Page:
Skip Navigation

DRUG RECORD

 

KINASE INHIBITORS

OVERVIEW
Protein Kinase Inhibitors

 

The kinase inhibitors are a large group of unique and potent antineoplastic agents which specifically target protein kinases that are altered in cancer cells and that account for some of their abnormal growth.  Protein kinases are ubiquitous intracellular and cell surface proteins that play critical roles in cell signaling pathways involved in metabolism, injury responses, adaption, growth and differentiation.  They act by adding a phosphate group to a protein (phosphorylation), usually on a specific amino acid which often makes the protein or enzyme "active".  The human genome has more than 500 protein kinases and they can be classified as (1) tyrosine, (2) serine-theonine or (3) nonspecific (both), based upon their amino acid specificity.  Many protein kinases are cell surface receptors and act to initiate an intracellular pathway of activation, after the receptor is engaged by its ligand, typically a cytokine or growth factor.  Inhibitors of these kinases are called protein kinase receptor inhibitors.  Other kinases are intracellular and take part in cell signaling.  These kinases can be targeted by "non-receptor" protein kinases.  Finally, some kinase inhibitors have specificity for multiple kinases and are called "multi-kinase inhibitors."

 

Protein kinases can be specifically involved in cell growth, proliferation and differentiation and mutations may lead to unregulated growth and proliferation that is typical of cancerous cells. These mutated protein kinases represent an attractive target for anticancer agents.  The potent activity and lack of generalized toxicity of the kinase inhibitors relate to the specificity of antagonist for the mutated protein.  In like manner, their toxicity often relates to off-target activity, either to the unmutated kinase or to closely related, normal kinases.

 

The protein kinases can be categorized based upon the amino acid that they phosphorylate:  either serine, threonine or tyrosine.  The tyrosine kinase receptor inhibitors were the initial and are perhaps the best characterized kinase inhibitors.  The protein kinase inhibitors are relatively recently developed agents, all having been introduced since 2001.  They are unique and represent a major advance in cancer chemotherapy, away from broadly cytotoxic agents and towards drugs that specifically target the molecular abnormalities of cancer cells.  The initial tyrosine kinase inhibitor approved for use in the United States was imatinib (Gleevec: 2001) which is used to treat Philadelphia chromosome positive chronic lymphocytic leukemia, which has a mutated kinase receptor (BCR-ABL) that is created by the specific translocation that creates the Philadelphia chromosome.  Imatinib is a specific inhibitor of the BCR-ABL kinase.  The introduction of this first protein kinase inhibitor was followed by more than a dozen others within the next 10 years.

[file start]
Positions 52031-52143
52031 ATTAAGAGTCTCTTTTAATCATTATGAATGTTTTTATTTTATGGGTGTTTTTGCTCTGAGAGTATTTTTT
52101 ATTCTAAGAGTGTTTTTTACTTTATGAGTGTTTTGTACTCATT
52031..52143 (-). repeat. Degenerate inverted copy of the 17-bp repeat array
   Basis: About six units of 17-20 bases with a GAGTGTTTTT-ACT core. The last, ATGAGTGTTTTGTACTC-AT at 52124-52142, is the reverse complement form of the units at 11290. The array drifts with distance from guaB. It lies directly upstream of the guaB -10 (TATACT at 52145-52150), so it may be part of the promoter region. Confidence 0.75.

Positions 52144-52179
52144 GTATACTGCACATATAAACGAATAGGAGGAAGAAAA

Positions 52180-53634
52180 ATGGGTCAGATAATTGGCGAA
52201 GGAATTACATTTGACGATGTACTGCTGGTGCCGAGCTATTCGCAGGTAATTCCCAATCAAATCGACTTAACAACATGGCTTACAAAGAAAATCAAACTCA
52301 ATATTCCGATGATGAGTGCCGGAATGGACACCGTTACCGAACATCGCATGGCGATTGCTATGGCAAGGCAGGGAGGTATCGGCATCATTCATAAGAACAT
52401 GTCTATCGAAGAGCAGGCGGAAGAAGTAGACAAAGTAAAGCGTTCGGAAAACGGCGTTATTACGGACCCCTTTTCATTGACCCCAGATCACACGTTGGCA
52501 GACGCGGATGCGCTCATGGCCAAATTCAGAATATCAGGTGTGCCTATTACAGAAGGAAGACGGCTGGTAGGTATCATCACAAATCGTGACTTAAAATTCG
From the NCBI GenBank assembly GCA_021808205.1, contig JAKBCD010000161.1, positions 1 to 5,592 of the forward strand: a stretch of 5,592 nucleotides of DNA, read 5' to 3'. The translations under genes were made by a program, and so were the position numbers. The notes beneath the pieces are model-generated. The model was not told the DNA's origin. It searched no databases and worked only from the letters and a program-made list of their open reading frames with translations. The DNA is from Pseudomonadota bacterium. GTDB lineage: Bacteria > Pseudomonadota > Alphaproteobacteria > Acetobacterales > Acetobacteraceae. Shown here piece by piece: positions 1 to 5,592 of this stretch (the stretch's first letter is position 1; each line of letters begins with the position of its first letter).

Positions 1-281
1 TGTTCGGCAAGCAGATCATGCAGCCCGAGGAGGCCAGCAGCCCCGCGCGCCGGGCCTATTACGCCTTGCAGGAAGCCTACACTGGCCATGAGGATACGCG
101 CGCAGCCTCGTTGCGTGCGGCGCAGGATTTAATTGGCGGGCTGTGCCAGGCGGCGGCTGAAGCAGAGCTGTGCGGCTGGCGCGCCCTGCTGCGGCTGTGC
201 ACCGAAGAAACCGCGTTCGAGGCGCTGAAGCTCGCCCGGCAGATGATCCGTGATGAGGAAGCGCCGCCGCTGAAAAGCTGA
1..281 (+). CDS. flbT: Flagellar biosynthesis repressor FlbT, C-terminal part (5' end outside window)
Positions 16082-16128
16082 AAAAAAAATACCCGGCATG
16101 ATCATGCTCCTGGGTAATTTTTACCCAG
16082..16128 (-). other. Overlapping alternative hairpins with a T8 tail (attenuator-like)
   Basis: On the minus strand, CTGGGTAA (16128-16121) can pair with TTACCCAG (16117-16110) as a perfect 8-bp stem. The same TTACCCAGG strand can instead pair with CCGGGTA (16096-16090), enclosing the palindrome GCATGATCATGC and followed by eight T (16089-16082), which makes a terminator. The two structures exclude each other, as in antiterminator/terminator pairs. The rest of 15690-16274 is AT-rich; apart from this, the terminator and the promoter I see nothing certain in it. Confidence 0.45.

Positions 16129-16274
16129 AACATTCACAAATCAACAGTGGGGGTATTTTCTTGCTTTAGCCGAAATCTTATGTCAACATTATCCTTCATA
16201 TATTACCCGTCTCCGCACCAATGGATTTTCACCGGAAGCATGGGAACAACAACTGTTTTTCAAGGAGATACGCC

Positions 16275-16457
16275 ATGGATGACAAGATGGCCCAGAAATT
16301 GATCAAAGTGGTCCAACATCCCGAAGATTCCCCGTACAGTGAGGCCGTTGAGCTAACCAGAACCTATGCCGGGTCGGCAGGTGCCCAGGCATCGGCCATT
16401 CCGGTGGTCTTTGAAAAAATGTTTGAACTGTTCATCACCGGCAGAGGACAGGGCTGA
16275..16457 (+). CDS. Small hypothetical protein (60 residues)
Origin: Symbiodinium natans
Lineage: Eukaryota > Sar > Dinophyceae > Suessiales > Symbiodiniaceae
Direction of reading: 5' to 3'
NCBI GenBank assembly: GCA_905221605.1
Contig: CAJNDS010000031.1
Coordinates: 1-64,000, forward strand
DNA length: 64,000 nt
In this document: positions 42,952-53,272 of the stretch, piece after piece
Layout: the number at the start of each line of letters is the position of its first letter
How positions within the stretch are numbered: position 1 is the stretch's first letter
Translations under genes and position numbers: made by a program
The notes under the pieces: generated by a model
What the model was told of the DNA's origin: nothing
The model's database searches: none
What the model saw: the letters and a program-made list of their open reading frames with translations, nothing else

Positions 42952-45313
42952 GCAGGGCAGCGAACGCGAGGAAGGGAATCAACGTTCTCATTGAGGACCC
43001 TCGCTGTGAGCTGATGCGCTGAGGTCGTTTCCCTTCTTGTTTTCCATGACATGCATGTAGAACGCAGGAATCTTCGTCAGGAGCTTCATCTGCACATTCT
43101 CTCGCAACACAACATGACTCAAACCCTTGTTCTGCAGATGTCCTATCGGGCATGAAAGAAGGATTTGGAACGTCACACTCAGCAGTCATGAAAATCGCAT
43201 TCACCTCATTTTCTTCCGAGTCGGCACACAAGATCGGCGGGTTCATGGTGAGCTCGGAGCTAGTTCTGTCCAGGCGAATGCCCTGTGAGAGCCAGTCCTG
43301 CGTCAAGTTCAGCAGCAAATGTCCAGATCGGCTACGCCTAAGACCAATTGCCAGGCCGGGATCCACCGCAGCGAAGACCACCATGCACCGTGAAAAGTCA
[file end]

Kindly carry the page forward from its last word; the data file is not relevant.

While most kinase inhibitors are antineoplastic agents, a few are also used for benign conditions including macular degeneration (pegaptanib), rheumatoid arthritis (tofacitinib) and idiopathic pulmonary fibrosis (nintedanib).  Generally, however, the side effect profile of kinase inhibitors are such that they are reserved for severe, progressive, debilitating or potentially fatal conditions.

 

The protein kinase inhibitors all have some degree of hepatotoxicity and many have been linked to cases of clinically apparent liver injury which can be severe and even fatal.  Interestingly, some of the cases of liver injury attributed to the protein kinase antagonists had features of autoimmunity, so that the liver injury may be caused by an immunologic reaction to metabolic products of the agent itself, rather than off-target activity of the inhibitor.  In addition, at least two protein kinase inhibitors (imatinib and nilotinib) have been linked to instances of reactivation of hepatitis B.  It is not clear whether this relates to a specific activity of the kinase inhibitor on hepatitis B virus replication or whether it is due to immunosuppression.  Other kinase inhibitors have been linked to cases of rare and idiosyncratic liver injury, which can be hepatocellular or cholestatic and is typically self-limited but may be fatal.